A dielectric fluid provides a mixture of a diarylethane compound and 10% to 80% by volume of an epoxide additive.
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1. Field Of The Invention
The present invention generally relates to dielectric fluids used in capacitors, and in particular, two such fluids as include epoxide compounds.
2. Statement Of The Prior Art
Epoxides have been used as acid scavengers in dielectric fluids for many years. Prior to the banning of the use of polychlorinated biphenyls, epoxides were used in small amounts therewith to reduce acidity and related dielectric failure. After the banning of polychlorinated biphenyls, many alternatives were sought as a replacement for PCBs. Various suitable and quasi suitable compounds were found for replacing PCBs and with the experiments were performed to determine if epoxides would also be useful with these compounds as an acid scavenger. In many cases, it was found that epoxides did indeed continue to act as acid scavengers when used in small amounts. One such compound currently used as a dielectric fluid and which enjoys the benefits of small amounts of epoxide additive is dioctylphthalate. Another such suitable dielectric compound is a mixture of phenylxylyl ethyne and an organic phosphorous compound such a phosphate or phosphite. This combination is described in U.S. Pat. No. 4,053,941 along with the various epoxide additives, which are used in amounts varying between 0.5 and 5% by weight of the combined mixture. Generally, the organic phosphorous compound discussed therein was necessary for improving the dielectric constant of the fluid as the dielectric constant of the phenylxylyl ethyne was generally of too low a value to be of practical usefulness in capacitor construction.
Generally, if a dielectric constant is too low, the dielectric will break down under electrical stress more easily than a dielectric having a higher dielectric constant. In order to use a compound having a low dielectric constant as a dielectric, the electrical stress under which it was placed would have to be severely limited, or in the case of a capacitor, the spacing between electrodes would have to be made too large for practical volumetric efficiency of the capacitor. Thusly, it is preferred that mixtures to be used as dielectric fluids in capacitors have high values of dielectric constant in order to improve the volumetric efficiency and electrical stress characteristics of capacitors constructed therewith.SUMMARY OF THE INVENTION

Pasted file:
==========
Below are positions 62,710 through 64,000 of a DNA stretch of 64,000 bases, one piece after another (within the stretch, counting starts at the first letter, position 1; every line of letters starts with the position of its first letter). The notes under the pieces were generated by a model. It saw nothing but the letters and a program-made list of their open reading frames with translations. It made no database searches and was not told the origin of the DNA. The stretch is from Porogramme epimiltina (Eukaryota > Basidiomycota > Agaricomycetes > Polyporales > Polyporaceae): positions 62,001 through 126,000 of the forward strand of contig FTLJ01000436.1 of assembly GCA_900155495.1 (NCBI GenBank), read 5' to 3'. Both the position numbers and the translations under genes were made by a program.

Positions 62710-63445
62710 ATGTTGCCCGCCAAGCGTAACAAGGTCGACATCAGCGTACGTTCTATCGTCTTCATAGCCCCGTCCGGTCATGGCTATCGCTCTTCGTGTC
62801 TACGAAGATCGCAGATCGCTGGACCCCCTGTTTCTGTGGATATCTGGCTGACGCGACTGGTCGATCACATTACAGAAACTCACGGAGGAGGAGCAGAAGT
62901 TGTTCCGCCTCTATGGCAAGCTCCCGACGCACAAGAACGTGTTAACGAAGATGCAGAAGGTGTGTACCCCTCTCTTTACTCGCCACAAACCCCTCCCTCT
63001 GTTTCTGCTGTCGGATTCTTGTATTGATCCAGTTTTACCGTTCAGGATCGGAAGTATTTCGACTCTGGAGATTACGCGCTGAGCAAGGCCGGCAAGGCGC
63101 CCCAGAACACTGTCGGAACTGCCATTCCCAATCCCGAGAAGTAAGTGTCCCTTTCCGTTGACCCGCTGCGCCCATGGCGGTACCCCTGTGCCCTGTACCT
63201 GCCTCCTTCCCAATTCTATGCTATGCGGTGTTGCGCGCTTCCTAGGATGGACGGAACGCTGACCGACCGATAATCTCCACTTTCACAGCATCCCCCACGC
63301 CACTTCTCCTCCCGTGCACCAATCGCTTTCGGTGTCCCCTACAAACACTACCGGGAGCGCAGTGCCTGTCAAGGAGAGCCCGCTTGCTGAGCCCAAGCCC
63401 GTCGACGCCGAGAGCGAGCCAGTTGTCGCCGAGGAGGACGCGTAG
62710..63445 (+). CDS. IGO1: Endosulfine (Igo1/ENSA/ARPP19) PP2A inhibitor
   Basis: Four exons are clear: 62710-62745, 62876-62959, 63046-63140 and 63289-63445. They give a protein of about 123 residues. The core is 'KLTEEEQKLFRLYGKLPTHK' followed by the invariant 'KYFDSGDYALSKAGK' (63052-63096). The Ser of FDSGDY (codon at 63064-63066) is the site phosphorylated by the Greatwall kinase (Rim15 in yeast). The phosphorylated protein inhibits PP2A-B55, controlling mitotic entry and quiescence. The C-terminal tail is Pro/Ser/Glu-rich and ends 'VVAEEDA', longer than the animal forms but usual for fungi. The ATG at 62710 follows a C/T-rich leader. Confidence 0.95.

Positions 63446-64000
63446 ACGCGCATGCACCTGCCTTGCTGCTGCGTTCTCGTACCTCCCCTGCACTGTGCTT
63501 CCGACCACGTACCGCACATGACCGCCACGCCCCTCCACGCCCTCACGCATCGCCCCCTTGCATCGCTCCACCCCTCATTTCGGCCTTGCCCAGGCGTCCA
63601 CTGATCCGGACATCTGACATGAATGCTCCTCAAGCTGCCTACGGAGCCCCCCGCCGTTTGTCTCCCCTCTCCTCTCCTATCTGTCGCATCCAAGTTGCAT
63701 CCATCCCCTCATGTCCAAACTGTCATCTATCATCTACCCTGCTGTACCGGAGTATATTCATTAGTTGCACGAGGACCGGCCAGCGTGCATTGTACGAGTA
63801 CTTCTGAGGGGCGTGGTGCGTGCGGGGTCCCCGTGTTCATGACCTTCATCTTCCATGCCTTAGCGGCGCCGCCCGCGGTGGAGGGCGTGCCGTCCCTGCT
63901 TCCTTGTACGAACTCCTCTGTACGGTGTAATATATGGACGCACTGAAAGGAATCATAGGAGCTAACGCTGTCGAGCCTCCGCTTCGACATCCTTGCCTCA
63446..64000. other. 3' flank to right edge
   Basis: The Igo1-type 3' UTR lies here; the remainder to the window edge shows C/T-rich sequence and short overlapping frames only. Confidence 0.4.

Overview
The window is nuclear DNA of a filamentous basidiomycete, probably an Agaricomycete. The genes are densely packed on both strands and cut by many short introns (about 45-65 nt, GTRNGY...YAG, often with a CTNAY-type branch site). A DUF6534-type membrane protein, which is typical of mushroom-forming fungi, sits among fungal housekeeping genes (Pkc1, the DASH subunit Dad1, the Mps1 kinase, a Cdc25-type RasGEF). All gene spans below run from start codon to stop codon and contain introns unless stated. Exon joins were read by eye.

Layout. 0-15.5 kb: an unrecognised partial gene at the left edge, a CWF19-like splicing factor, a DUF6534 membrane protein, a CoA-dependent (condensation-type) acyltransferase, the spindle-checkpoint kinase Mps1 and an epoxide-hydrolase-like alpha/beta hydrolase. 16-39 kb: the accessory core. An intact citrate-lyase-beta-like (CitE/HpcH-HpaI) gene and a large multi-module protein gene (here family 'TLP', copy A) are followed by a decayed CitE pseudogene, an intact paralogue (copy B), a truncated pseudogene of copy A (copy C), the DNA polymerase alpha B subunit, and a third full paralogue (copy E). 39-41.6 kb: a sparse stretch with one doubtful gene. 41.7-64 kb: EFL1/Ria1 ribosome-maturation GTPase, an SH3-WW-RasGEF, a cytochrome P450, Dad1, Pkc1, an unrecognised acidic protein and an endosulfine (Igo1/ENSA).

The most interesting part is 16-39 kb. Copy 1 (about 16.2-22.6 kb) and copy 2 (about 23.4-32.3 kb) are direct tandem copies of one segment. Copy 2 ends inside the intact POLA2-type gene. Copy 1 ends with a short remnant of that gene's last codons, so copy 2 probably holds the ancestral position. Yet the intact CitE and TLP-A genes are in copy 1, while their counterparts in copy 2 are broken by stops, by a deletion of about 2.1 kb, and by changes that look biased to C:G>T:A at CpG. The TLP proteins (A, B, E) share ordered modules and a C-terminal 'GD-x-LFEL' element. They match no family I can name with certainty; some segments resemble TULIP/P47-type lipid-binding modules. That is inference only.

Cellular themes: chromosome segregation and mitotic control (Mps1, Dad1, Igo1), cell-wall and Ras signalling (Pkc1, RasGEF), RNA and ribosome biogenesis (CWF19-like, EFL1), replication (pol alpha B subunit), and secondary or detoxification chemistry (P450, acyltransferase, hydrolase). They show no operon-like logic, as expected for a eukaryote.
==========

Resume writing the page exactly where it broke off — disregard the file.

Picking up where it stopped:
Accordingly, the present invention provides a dielectric fluid including a mixture of a diarylethane compound and 10 to 80% by volume of an epoxide additive. The present invention concerns improving the dielectric constant of diarylethane compounds such as phenylxylyl ethane by the inclusion of an epoxide additive in a greater amount than that which has been previously used.BRIEF DESCRIPTION OF THE DRAWINGS
The present invention is illustratively described and shown in reference to the appended drawings in which:
FIG. 1 of the drawing illustrates a convolutely wound a-c capacitor electrode constructed in accordance with one embodiment of the present invention; and
FIG. 2 is a perspective view of a completed capacitor including the electrode of FIG. 1.DISCUSSION OF THE INVENTION
Referring now to FI. 1, there is illustrated a convolutely wound a-c capacitor body 10. The capacitor body 10 includes a pair of dielectric layers 11 and 12 and overlying electrodes 13 and 14, respectively. Electrodes 13 and 14 are formed from any suitable conductor such as aluminum. Margins 15 and 16 are provided for preventing electrical short circuit between the electrodes. Suitable terminal leads 23 and 24 are attached to the electrodes 13 and 14 and extended from the same end of the capacitor body 10. One suitable lead material which could be used is tin coated copper.